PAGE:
Often at the core of the cravings dilemma are modern food processing methods that remove most essential nutrients. Trying to fuel our bodies with processed foods almost guarantees continued sugar cravings. These cravings often lead to overeating — and weight gain.
And the nutrients our bodies have been designed to seek in certain foods make us crave foods that are less and less nutritious, creating even stronger cravings!
Is there a way to tame this sugar monster?
Medical and health writer Lesh Karan provided us with the following easy tips for reducing or eradicating cravings:
- Eat plants grown in rich, organic soil — sweet potatoes, pumpkin and fresh corn can help satisfy your sweet tooth.
- If you go for chocolate, eat only dark 70 percent-plus cocoa. It has less sugar and fat than a typical candy bar and may be good for the heart.
- Make your own sweet snacks using maple syrup, honey, stevia and other natural sweeteners — and use much less of those ingredients than what the recipe calls for.
- Combine foods. Try putting together a sweet treat with a healthy one, such as dipping sliced fruit in caramel sauce, or eating a handful of nuts with some chocolate chips.
- Some people find that going cold turkey with sugar works, as their cravings diminish after several days. Others may still crave sugar but are able to train their taste buds to be satisfied with less.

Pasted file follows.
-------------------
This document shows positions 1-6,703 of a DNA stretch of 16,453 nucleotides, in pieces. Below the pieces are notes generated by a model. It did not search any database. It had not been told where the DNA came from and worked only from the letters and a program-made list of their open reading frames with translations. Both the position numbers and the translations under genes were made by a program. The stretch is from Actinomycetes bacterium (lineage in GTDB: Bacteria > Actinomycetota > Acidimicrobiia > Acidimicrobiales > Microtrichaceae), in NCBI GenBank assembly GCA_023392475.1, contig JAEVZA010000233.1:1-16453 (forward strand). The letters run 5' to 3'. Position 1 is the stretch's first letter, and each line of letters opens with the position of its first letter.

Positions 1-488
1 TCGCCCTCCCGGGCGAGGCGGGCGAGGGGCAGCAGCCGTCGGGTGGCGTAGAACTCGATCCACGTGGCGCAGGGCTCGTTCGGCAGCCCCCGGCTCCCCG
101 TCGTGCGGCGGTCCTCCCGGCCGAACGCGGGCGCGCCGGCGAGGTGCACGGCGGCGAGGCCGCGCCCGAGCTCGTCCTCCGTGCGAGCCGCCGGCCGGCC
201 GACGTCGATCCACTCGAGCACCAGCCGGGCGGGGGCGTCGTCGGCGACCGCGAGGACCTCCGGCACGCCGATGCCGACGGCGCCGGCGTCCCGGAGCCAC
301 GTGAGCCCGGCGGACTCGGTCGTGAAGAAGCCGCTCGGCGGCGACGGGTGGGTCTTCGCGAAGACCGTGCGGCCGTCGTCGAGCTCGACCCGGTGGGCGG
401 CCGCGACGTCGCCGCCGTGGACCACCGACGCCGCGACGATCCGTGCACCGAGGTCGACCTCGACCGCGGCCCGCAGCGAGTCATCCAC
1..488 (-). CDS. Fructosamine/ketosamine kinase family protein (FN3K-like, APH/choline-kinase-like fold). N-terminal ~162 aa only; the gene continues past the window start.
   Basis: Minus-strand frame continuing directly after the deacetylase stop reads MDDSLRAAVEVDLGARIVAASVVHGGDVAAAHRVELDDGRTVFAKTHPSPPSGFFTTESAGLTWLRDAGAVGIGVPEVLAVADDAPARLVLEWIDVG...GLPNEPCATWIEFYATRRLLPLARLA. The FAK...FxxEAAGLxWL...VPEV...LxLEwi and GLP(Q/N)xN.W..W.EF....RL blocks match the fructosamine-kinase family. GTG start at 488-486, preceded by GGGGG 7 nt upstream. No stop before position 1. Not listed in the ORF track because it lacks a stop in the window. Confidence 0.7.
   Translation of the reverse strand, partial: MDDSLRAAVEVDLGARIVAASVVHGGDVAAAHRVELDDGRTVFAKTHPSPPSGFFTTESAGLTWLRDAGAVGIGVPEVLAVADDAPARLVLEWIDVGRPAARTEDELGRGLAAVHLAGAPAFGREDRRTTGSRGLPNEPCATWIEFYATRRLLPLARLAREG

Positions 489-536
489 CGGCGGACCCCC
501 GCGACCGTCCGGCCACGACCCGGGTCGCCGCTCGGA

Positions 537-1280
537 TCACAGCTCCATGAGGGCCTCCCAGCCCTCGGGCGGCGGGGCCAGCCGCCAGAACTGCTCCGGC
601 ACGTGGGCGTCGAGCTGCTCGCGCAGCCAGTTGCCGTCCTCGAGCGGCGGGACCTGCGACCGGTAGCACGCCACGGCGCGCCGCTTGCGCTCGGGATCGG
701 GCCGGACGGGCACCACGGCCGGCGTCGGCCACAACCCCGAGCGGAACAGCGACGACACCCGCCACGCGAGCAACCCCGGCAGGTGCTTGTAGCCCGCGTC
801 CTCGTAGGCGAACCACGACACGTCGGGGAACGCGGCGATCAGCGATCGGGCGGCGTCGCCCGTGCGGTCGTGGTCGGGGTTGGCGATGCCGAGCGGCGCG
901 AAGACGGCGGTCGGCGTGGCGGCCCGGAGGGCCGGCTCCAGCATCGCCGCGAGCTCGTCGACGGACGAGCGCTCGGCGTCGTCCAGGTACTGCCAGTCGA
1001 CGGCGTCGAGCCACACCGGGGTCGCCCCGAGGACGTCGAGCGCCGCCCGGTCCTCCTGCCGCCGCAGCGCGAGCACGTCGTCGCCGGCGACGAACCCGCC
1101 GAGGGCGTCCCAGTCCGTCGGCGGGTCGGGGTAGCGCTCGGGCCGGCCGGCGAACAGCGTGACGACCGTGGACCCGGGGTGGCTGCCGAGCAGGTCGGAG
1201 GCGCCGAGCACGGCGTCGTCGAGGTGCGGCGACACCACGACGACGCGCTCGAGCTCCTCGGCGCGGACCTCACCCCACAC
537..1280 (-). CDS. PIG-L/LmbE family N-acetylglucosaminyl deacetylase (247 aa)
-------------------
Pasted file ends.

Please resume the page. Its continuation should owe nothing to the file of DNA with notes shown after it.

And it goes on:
- Get moving! Your cravings can be triggered by stress and anxiety. This is called emotional eating. Take a walk around the block to get your mind off the food you're craving. There's even evidence that brisk walking can help you eat fewer sweets. In a study published in the journal Appetite, those who took a 15-minute walk were half as likely to eat chocolate at their desks compared with participants who took a 15-minute rest.
- Choose quality over quantity. "If you need a sugar splurge, pick a wonderful, decadent sugary food," says Susan Moores, a registered dietitian and nutrition consultant. But think small. For example, choose a dark chocolate truffle, then "savor every bite — slowly."
- Snack regularly. Waiting too long between meals can set you up to go after sugary, fatty foods that cut your hunger but leave you empty every three to five hours. Keep your blood sugar stable with protein and fiber-rich foods like whole grains and produce, Moores says. Try eating snacks that combine a protein with a whole grain, such as reduced-fat cheese on whole-wheat crackers. Healthy snacks like this one can actually ward off sugar cravings and help you stick to your health resolutions.
The bottom line
If you want to turn off your sugar cravings, you will have to be willing to manage your stress, change your eating habits and enrich your diet with vitamins, minerals and other healthy, natural supplements.
A version of this article was originally published in December 2013.